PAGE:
The wheels themselves will likely have a few minor marks and grazes on them, but bigger dings and dents (you’ll know them when you see them and they’ll usually be on the outside edge of the wheel) could be evidence of running into the gutter rather than just skimming it because you’ve parked too close.
While you’re checking out the body, get the lights turned on and check that all the bulbs are working; check the indicators and the brake lights too. If a bulb is blown then there’ll usually be a warning light indicating so, but it won’t explain which one isn’t working.
The inside of the car
While you’re going with your visual inspection of the car and before you get it out onto the road, look around the interior. Depending on the age of the car, you’ll want to look for signs of excessive wear and tear. Have a look at the foot-well carpets and if there’s a mat lift it up and look at the condition of the carpet under the pedals. Look at the seatbelts and make sure they’re not frayed or damaged and that they all work as they should.
Check the seats levers and knobs work as they should, that the air-con and infotainment system fires up, and that the mirrors adjust without any clicking in the mechanism.
Check the engine
You don’t need to be a mechanic to get a feel for whether the engine in the car you’re looking to buy is any good. There are a lot of ‘surface’ issues that will hint at problems, like leaks and the colour of the oils and fluids in the thing. As well as the colour of the smoke it belches, or doesn’t, preferably.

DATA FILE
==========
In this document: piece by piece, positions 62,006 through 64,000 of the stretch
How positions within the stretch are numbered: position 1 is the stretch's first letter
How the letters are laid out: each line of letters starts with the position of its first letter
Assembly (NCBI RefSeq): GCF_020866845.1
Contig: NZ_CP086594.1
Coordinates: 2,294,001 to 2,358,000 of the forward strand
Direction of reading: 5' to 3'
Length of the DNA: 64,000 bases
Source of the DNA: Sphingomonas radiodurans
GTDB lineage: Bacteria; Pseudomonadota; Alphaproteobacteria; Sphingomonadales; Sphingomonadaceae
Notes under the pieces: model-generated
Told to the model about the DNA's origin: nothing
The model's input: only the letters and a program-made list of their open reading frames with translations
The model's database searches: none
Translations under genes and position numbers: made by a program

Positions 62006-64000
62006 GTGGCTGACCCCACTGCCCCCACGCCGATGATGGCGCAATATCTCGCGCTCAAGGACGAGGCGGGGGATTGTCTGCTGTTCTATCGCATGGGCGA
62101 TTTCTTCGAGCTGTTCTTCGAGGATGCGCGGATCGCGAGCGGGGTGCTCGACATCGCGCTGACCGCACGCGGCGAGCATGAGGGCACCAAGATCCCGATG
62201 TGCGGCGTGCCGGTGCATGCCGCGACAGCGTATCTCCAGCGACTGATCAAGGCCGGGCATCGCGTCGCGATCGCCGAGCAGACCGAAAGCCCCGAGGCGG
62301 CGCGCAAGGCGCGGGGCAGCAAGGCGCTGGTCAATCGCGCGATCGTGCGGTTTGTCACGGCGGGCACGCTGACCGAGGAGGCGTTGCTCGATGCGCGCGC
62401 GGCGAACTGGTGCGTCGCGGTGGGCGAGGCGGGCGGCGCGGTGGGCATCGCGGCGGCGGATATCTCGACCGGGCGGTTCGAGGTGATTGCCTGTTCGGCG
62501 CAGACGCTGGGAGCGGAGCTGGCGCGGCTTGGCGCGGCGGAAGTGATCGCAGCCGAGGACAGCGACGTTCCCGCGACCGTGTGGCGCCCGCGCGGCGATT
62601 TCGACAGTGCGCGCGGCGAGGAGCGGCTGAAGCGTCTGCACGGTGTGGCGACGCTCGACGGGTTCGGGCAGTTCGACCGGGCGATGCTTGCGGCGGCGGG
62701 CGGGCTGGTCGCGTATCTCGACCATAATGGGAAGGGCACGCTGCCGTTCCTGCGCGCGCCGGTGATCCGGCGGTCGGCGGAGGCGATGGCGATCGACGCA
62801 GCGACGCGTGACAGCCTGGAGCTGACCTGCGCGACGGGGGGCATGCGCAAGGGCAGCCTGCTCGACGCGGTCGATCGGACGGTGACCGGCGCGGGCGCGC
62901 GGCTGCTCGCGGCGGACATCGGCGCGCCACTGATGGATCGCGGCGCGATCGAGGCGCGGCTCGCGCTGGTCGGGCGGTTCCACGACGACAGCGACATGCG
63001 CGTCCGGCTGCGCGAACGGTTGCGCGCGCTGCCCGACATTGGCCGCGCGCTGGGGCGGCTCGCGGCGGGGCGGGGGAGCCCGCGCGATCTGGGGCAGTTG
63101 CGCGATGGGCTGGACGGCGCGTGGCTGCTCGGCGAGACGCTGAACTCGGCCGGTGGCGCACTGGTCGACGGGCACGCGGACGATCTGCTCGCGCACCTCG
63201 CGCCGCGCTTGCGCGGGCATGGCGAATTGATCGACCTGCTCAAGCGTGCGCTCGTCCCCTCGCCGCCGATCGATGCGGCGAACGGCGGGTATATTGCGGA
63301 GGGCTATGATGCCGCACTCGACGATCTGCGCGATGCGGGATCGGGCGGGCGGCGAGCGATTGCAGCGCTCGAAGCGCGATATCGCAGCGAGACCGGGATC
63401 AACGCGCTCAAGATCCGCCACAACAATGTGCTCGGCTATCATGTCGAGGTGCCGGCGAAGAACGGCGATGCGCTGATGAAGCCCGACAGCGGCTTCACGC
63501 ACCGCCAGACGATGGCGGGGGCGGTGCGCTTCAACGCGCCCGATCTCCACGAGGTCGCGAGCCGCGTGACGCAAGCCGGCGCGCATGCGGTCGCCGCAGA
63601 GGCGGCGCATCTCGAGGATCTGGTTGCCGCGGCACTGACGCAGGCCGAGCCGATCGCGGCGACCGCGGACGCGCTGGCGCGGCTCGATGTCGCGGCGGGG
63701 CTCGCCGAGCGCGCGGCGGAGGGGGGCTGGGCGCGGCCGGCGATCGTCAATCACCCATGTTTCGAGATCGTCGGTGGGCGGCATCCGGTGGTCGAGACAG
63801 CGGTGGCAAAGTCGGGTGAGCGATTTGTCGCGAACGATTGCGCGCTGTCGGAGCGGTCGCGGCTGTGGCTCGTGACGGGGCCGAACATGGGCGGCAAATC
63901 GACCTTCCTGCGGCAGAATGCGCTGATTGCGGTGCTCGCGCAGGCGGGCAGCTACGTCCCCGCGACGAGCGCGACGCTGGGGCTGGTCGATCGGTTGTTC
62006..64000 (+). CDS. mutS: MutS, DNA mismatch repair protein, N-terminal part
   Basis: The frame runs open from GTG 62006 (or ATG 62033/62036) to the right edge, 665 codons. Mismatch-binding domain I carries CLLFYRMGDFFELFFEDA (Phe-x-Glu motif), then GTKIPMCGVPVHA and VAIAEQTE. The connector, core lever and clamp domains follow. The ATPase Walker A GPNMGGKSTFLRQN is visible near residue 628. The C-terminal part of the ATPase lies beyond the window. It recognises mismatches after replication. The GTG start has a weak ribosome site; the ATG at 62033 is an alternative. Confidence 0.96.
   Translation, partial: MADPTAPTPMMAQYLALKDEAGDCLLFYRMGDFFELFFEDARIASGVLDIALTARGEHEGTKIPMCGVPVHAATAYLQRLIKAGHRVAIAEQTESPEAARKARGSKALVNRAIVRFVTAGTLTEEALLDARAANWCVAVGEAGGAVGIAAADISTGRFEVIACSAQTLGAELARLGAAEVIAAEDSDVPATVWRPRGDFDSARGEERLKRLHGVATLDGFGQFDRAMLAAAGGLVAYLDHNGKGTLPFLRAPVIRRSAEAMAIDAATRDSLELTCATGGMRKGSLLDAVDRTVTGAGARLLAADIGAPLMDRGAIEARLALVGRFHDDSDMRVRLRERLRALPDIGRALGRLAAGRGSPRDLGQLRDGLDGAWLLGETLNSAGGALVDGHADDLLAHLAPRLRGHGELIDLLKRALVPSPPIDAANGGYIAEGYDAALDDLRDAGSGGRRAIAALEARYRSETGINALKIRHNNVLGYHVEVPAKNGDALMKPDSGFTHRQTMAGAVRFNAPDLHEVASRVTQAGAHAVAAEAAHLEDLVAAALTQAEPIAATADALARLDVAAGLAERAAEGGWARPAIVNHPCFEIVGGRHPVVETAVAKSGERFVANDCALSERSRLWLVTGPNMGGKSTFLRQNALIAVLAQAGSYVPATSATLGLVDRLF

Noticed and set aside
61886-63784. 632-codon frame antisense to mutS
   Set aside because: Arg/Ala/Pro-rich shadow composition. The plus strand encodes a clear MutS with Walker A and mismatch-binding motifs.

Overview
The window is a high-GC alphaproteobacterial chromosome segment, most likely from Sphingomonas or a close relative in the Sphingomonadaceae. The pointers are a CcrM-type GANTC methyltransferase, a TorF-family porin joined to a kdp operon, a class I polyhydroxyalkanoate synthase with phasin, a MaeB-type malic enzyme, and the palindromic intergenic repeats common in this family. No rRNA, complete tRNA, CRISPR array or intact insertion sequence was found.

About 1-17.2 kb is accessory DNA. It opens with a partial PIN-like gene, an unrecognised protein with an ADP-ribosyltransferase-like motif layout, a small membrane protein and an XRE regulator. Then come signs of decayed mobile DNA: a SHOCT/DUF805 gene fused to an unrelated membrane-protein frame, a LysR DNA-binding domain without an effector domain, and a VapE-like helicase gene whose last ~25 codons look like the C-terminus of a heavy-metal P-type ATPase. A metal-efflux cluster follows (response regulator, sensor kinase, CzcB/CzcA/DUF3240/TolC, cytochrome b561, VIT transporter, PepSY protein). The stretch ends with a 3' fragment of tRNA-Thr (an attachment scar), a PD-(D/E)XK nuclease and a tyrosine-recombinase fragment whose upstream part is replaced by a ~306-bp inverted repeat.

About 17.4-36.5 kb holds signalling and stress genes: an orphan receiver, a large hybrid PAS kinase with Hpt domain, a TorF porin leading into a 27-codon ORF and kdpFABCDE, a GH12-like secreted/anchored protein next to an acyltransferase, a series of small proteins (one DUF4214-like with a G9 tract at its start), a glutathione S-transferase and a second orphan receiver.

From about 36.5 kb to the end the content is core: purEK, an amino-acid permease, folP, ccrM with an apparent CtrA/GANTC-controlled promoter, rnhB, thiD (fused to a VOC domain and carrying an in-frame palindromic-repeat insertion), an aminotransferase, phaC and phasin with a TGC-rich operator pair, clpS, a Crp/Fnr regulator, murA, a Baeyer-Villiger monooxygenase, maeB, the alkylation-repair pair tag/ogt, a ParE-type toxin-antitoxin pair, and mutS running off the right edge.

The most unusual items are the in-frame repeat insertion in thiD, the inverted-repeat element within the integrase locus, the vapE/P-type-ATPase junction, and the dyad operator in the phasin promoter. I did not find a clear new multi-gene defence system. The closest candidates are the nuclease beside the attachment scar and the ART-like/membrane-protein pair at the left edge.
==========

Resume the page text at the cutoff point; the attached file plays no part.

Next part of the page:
Unless the engine has been detailed, and that’s a possibility with someone trying to put their car’s best tyre forward, you should be able to see, if there is one, an oil leak either on the ground underneath the car, or sludge on the underneath of the engine. But, engine oil isn’t the only stuff that can leak out of the car, there’s also power steering fluid and coolant. If it’s hot and the air-con has been running, it’s common for the car to leak a bit of water, so don’t be alarmed if you get out and see a puddle appear under the car.
No, it’s the oily stuff you want to look out for and if you do spy any then you can either walk away, as oil leaks are symptomatic of something serious and we’d suggest walking away. Trying to negotiate the seller has the issue fixed or that you have the vehicle inspected by a workshop to get an idea of the issue and cost to fix it are possibilities, but you’re probably better off just walking away.